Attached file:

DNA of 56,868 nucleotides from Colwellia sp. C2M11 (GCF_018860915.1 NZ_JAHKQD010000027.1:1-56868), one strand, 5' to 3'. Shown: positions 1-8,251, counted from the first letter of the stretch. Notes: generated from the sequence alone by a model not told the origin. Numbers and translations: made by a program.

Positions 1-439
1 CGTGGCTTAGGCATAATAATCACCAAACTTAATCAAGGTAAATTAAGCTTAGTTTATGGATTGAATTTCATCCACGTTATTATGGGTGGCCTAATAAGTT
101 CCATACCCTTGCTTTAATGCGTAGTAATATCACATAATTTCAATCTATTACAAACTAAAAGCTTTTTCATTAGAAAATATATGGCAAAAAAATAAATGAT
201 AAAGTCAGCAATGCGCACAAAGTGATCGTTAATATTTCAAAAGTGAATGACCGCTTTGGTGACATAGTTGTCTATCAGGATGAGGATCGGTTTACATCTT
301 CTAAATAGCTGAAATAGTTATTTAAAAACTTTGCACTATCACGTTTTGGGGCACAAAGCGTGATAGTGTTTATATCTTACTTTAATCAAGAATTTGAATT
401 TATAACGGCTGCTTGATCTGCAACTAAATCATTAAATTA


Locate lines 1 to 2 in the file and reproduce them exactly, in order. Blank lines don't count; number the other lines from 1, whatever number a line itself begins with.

DNA of 56,868 nucleotides from Colwellia sp. C2M11 (GCF_018860915.1 NZ_JAHKQD010000027.1:1-56868), one strand, 5' to 3'. Shown: positions 1-8,251, counted from the first letter of the stretch. Notes: generated from the sequence alone by a model not told the origin. Numbers and translations: made by a program.

Positions 1-439